Questions asked by:
PB = Pam Brown, GP, Swansea
GH = Gwen Hall, Diabetes Specialist Nurse, Portsmouth
PB: What is a biosimilar insulin?
A biosimilar insulin is a copy version of an existing, fully licensed insulin, which has been demonstrated to have similar physiological characteristics, efficacy and safety, based upon a comprehensive development programme. Unlike simple chemical drugs, which are small, synthetically produced molecules, biosimilar insulins are large, complex proteins which, via recombinant DNA technology, are produced in living entities such as bacteria and yeast.
GH: I’ve heard two terms, biosimilar medications and biological medicine. What’s the difference if any?
The two terms are the same and they refer to a copy of an original, existing insulin. Biosimilar indicates that the insulin is biologically similar and biological medicine refers to the process by which the product (or protein) is made (see below).
PB: What is the process for establishing that a new insulin is “biosimilar” to the “biological reference” or branded insulin?
The regulatory requirements for the approval of a biosimilar are more stringent than those for a simple chemical generic drug. In addition to demonstrating identical amounts of the same active ingredient in the same dosage form to the original formulation, biosimilar insulins will require a comprehensive analysis, including head-to-head comparisons of the new product’s characteristics, pharmacology, clinical safety and efficacy outcomes.
GH: Can we be confident, then, that the quality will be similar too?
It is important to stress that a biosimilar insulin is, as its name suggests, similar and not identical to the insulin which is being “copied”. There are well-defined regulatory requirements that a manufacturer will need to satisfy as outlined above, before a biosimilar insulin can be approved for prescribing. Both the European Medicines Agency (EMA) and the US regulators (the Food and Drug Administration [FDA]) have published guidelines on biosimilar insulins to try to guarantee similarity and also the quality of the product. First producing guidance in 2005 (EMA, 2005), the EMA has produced further advice on biosimilars (EMA, 2006; 2013a; 2013b), with this last being updated as a guideline specific to insulins in 2012 (EMA, 2012a). The EMA considers the “demonstration of similar pharmacokinetic and pharmacodynamic profiles as the mainstay of proof of similar efficacy of the biosimilar and the reference insulin” (EMA, 2012a).
GH: And can we be sure these medicines will act exactly the same way as current therapies in individuals? And if not, what would be the difference?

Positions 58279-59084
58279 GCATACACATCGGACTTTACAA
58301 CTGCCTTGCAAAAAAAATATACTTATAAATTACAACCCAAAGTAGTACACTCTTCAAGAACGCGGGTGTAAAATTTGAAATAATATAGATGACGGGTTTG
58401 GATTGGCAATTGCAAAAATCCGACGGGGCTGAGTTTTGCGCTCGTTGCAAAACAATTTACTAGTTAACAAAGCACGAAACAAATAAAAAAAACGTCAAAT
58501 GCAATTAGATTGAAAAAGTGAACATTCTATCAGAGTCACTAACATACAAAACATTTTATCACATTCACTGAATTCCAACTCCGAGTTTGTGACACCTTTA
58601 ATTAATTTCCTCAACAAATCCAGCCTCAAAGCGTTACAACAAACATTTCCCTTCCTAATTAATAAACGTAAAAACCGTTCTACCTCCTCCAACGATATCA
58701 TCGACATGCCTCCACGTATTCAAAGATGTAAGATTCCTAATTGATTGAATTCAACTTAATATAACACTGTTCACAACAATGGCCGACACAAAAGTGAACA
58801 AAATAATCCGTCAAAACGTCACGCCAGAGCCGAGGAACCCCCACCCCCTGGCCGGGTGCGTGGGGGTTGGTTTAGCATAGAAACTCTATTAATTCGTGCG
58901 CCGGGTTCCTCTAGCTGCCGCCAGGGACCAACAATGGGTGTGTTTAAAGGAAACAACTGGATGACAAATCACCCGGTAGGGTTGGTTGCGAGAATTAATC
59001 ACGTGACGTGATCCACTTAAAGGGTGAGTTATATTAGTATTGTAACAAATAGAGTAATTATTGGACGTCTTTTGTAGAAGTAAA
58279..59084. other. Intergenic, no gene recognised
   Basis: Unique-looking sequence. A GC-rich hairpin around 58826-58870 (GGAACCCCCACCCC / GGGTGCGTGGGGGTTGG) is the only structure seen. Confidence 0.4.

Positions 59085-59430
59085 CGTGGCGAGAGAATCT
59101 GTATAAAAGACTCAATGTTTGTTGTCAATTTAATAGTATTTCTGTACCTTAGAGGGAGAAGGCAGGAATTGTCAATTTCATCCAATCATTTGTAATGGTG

If they are approved by the EMA and FDA, they should work in a very similar manner to the original insulin. However, there may be differences, some of which, most importantly safety, may not have been identified at the time of launch, as is the case with any new product. Doses should be similar but may not be identical. Other potential differences may occur in terms of immunogenicity and allergic reactions as the biological copy is a protein that may be slightly different and with different excipients or additives in the solution.
PB: Will the biosimilar insulins be compatible with existing pens?
An important aspect of any new insulin development programme is the provision and evaluation of a delivery system capable of administering accurate and reproducible drug doses. We cannot assume that biosimilar insulins will be able to be used in the same pen device as the original insulin. They need to have had their own delivery system tested in a clinical trial programme.
PB: Even if guidance is provided of likely equivalences of dosing, profiles of glycaemic control are unlikely to be identical to those of the branded insulin, possibly leading to risk of hypoglycaemia and challenges to control. Was this a problem in the trials and do we have any estimate of the additional workload and whether this will occur in secondary or primary care?
This is an important question. It is not expected that the reference drug and the biosimilar drug will be identical, and the aim of the Chemistry, Manufacturing and Controls comparability exercise is to demonstrate that the degree of variability between the reference drug and the biosimilar drug is not significant.